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Three Poems
Stormwatching in Campania

You could have found us anywhere,
                      on the bank of any
           undulating river;

we didn’t have to be
                      in the shadow
           of someone’s volcano,

wine nearby,
                      watching lightning
           shatter the upper sky,

olives pelting lazily
                      the slate;
           there didn’t have to be

lemon trees
                      loosed of their fruit,
           nor wisteria

ascending ancient stone.
                      We needed only
           each other and to forget

what it meant
                      to be weighted,
           grown, distinct,

needed only
                      to rest a while
           in pregnant darkness,

our hands empty,
                      our eyes absent
           of electronic

white light.



I remember the warm earthy molds
of the door, the wood rotting gently
beneath its trinity of windows,
the windows arranged ascendingly.
My grandmother prayed in a hierarchy
of light. Jessie’s door stood in charity—
open, it seemed, always—the sun baking
away at its damp fragrant fibers. Inside,
past the wafting doll-head scent
of the plastic sofa covers, her kitchen.
Its generous, free-standing, white
aluminum larder. Penny tang of rusted
hinges. The contact-papered shelves
unfolding the nutty odors of salted
tinned peanuts, honey-roast almonds,
her Fig Newtons. Powder-dry rice
before the sin of butter. I learned

to breathe in in that house, learned
the urge to call things vanished back
and back. To collect approximations
in capped glass jars. My bedroom
closet, a hidden altar bright and full
to bursting, bears bottles of civet oil
and smoke, glittering golden aldehydes.
Elixir enough for a whole sprawling life.
But a well-perfumed friend, wise both
in the olfactory and in love, taught me
to spray with economy, to wear scent
as a private pleasure, evident only to
a lover in kissing distance. How else
beside privacy—scent so contained
and quiet you must press your nose
to it—to repel the world’s in-built
aromas: manifold, ready to attach,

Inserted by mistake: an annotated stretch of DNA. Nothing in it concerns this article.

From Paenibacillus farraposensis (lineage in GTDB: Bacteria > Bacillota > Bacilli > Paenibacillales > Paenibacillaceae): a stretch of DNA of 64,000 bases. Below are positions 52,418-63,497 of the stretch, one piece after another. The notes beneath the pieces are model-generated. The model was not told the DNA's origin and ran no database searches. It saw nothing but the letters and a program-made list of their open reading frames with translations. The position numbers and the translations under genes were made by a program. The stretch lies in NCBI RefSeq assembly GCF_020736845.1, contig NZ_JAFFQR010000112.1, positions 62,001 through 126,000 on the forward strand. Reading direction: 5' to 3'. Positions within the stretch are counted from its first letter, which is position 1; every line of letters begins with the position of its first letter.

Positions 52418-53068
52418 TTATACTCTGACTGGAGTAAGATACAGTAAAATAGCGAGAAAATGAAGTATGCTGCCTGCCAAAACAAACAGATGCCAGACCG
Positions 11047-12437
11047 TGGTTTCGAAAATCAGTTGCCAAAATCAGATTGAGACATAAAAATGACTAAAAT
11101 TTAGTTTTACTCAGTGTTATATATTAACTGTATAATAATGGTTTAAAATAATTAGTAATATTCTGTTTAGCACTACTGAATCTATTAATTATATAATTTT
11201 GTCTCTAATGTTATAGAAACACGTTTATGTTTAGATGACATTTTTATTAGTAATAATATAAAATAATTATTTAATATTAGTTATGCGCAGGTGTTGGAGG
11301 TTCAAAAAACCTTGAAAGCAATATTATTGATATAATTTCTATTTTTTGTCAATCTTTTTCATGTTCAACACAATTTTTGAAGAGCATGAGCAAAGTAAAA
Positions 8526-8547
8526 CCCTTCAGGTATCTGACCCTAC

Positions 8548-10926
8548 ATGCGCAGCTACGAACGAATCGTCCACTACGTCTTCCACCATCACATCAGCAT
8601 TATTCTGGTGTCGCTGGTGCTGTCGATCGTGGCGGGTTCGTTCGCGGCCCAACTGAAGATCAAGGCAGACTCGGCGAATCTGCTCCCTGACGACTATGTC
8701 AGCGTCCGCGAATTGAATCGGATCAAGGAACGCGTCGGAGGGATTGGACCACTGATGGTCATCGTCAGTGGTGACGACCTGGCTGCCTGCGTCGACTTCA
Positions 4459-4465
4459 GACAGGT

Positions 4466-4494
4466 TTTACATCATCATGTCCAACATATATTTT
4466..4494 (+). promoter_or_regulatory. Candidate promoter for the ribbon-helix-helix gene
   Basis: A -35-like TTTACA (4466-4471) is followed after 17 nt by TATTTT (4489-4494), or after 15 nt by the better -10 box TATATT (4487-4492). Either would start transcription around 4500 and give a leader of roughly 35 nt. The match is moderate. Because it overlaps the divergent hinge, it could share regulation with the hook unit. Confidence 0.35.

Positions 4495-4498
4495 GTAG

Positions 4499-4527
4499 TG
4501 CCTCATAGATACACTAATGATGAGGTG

so potent they are nearly flesh, nearly
hands, reachful in memory. Needful

of collection. Out beyond the double
back window, the willow and the fat
summer air puffing up its mobile hairs.
Beneath it the kingdom of decades’
worth of dogs, each one with his oily,
indolic fur, bathed in summer dust,
and fertilizing the earth with scents
that would survive him. I could smell
their sweet, deep-soaked leavings
at night, on the cusp of sleep, curled up
in a pile of cousins within the porous
walls of the porch. Naps, though, I took
in the cloud of Jessie’s bed. The Bible
under the lamp. Ancient pages collapsing
out of its feral musky leather. The scent
of the onion paper still tart and gratifying.
My body felt weightless as perfume, my hand
stroking the tight-tucked cotton sheet.
Smooth, blessed cool, steeped in her Oscar
de la Renta—a watercolor impression
of talcum powder and tuberose and clove.



What brings us here can barely be called
           highway: a thread of road each direction
and vines overtaking the verge.

           This isn’t a dream: Dad is driving.
We find at the end of the path three towns
           where my father was someone else once.

Here, houses are the hue of dust, 
           and sunflowers lean in the swelter.
At the Florence Sonic Burger, you’ll get

           a Coke for your church program. There are
no mountains in our midst, just twenty-three
           Churches of Christ. This is

the land in which they are grown. This is
           the land in which he was grown, before
something sent him searching. Was it

           my mother waiting unknown, was it
the pulpit he couldn’t preach from,
           was it a mask of his own face speaking:

a foreigner from up North?


Amanda Gunn is a PhD candidate in English at Harvard where she studies Black poetics and Black pleasure. Her work appears in, or is forthcoming from, Lana Turner, Colorado Review, Poetry Northwest, The Baffler, and others. She is a contributing editor at Kenyon Review